3. Be there for the break

When CEOs got their first iPhones, didn’t they ask: “Where’s our app?” The question this year will be, “Can our customers buy on mobile?”.

ApplePay will share Passbook’s page, meaning just one click from marketing campaign to spend. All tracked. This is the seamless connection between consumer, campaign and purchase that we’ve been waiting for.

 

Can we see some stats? (My business likes stats. A lot.)

When ApplePay launched in the US in October, in the first 72 hours it had more users than all the other contactless mobile payments providers combined. Four months on, Tim Cook has confirmed it is already accounting for two in every three dollars spent via contactless payments. This is BIG.

Passbook with ApplePay together will provide unparalleled consumer tracking visibility and ROI. Capturing data from who added the pass (age, gender, friends etc.) to what highly targeted offers they received, activated and how much they spent on the credit card linked to their ApplePay account.

 

Roger that. What should a strategy look like?

A good strategy will be a simple, effective plan to engage with the iPhone audience (and Android users via apps like Pass2U or Passwallet). It will work with or in place of an app, depending on marketing budget and required reach.

It will be about smart activations, good messaging, excellent intuitive thinking and highly targeted.

 

How are the other players doing it?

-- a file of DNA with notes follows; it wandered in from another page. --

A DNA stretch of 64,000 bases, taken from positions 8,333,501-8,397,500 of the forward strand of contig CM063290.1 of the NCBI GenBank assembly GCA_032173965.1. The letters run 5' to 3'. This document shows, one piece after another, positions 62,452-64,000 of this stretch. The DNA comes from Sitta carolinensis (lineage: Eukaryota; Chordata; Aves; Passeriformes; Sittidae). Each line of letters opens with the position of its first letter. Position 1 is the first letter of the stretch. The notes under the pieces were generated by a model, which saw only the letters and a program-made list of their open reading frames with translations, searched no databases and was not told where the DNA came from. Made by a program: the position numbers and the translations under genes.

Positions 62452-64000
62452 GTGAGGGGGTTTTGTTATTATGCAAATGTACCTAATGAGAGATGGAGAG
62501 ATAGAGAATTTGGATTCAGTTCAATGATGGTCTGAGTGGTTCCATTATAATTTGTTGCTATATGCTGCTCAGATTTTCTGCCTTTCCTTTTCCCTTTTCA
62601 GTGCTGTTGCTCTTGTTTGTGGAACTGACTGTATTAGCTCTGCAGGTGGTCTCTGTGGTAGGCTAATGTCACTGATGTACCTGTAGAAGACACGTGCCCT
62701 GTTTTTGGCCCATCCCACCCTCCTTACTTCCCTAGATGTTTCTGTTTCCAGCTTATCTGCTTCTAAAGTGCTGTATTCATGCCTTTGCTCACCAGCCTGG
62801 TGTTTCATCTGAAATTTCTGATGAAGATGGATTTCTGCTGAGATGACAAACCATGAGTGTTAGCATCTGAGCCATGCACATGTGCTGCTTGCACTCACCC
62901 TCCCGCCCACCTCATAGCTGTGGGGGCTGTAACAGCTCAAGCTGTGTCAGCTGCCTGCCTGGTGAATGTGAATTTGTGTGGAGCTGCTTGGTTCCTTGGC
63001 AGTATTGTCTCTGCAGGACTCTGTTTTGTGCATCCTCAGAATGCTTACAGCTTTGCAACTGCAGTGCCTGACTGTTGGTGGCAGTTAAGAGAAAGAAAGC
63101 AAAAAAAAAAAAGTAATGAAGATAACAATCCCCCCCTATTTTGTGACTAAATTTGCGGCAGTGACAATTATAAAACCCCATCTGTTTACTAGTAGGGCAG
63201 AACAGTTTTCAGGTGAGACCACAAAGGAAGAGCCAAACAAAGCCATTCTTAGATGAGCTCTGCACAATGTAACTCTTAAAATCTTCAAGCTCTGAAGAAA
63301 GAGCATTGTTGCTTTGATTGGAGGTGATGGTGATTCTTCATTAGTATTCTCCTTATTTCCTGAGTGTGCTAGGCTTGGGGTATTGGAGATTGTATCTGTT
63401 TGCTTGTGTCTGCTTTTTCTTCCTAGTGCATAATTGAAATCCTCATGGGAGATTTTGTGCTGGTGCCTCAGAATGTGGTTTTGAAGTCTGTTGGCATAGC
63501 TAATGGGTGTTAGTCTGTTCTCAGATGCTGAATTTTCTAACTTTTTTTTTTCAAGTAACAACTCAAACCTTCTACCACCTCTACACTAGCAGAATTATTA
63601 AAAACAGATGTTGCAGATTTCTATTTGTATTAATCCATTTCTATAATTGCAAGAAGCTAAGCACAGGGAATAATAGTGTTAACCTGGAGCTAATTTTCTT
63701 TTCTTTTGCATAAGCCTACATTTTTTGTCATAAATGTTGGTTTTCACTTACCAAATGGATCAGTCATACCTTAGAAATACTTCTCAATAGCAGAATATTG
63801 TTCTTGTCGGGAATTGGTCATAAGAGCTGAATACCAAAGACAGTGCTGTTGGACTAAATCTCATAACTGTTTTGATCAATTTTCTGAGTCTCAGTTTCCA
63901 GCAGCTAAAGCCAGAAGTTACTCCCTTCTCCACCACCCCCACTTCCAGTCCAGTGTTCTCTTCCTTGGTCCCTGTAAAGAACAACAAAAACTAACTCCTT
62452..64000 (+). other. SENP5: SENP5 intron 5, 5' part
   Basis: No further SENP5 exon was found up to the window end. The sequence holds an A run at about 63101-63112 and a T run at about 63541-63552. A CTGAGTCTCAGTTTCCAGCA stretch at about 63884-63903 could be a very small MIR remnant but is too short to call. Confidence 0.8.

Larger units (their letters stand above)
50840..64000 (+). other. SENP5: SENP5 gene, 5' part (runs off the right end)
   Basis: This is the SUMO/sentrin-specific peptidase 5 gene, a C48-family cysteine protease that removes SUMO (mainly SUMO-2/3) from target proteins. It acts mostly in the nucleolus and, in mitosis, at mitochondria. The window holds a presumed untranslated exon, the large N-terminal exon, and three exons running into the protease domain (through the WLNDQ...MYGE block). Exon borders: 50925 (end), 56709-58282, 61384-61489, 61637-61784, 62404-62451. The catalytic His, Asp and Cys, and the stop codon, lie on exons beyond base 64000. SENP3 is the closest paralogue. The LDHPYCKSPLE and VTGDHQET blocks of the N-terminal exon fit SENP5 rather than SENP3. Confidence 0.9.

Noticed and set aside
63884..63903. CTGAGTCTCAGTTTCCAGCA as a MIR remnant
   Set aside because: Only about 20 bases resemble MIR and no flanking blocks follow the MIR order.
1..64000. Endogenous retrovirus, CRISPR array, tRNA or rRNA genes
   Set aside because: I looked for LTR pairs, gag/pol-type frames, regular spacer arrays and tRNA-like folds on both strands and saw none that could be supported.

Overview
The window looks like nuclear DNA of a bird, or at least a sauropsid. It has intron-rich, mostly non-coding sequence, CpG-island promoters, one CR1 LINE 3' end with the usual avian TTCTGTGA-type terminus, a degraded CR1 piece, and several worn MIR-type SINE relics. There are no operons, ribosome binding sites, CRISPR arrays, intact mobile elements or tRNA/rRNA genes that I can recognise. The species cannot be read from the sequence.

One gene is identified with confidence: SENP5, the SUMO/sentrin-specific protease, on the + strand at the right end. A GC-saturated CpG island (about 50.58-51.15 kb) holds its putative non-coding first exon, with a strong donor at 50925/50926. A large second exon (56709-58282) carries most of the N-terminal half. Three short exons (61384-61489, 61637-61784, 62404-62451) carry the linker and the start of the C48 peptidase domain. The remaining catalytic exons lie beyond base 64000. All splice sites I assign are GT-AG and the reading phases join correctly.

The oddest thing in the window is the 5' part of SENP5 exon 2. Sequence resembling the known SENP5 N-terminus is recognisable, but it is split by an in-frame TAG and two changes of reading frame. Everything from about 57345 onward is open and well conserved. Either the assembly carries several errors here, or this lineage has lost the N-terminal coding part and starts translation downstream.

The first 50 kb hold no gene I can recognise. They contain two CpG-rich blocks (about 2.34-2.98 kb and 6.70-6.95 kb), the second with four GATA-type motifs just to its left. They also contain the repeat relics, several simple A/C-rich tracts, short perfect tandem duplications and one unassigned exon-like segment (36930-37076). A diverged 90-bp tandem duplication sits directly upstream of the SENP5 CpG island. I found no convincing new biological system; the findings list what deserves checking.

One early adopter Passbook brand is Dan Murphy’s. It uses Passbook to empower passholders to be the first to know about promotions – simple and effective. Cleverly, Dan’s drives user growth via social media and uses the Passbook platform to motivate sales via targeted offers. Simple and effective.

Push notifications looked like this on the lock screen from the recent Dan Murphys Passbook promotion:

 

push screen

 

You said simple and effective twice.

I know, that’s the key. Another example is Virgin who isn’t using Passbook to drive customer or sales growth, but to simplify and speed up its customer experience by reminding passengers on flight details and any travel related offers such as Hotels, Care Hire and travel insurance. Similarly, many ticketing brands including Eventbrite and Moshtix are using it to communicate with customers in real-time.

Who else will emerge as a leader in Passbook?

The opportunity is still there to own this space. Given the low cost of entry, any brand can be a pioneer. So replace the old question, “How many people are on it?” to a smarter question relevant to emerging marketing channels, “How many consumers can I reach and keep if I dominate this channel early?”

Watch this space to see who takes the lead. Will it be you?

 

Top 5 practicalities about Passbook for campaigns:

  1. Low cost campaign development and tech spend,
  2. native to iPhone, its in consumers’ pockets,
  3. high visibility messages from brand to consumer – push notifications appear on locked phone screens along with text messages, instantaneously, with a 90% open rate,
  4. versatility – campaign activity can be triggered by location, time, beacon etc.,
  5. agility – campaign changes and updates are in real time, and
  6. trackable and quantifiable results every step of the way, from activation to spend.

 

 

Rob Marston
BY Rob Marston ON 27 February 2015
Founder of Zeus Unwired. In digital since dial-up, Rob Marston works at the bleeding edge of digital and mobile marketing and has built his reputation on an unwavering passion for nascent industries.
With two decades of expertise under his belt, in 2012 he founded specialist mobile agency Zeus Unwired which works with clients including Yahoo, EA, Woolworths, Adobe and Jack Daniels on mobilising advertising and harnessing brand potential using continually-evolving digital technology.
Rob helps to shape the digital/mobile industry. He lectures at The University of Sydney, UTS and RMIT, and is also a regular speaker on the potential of mobile.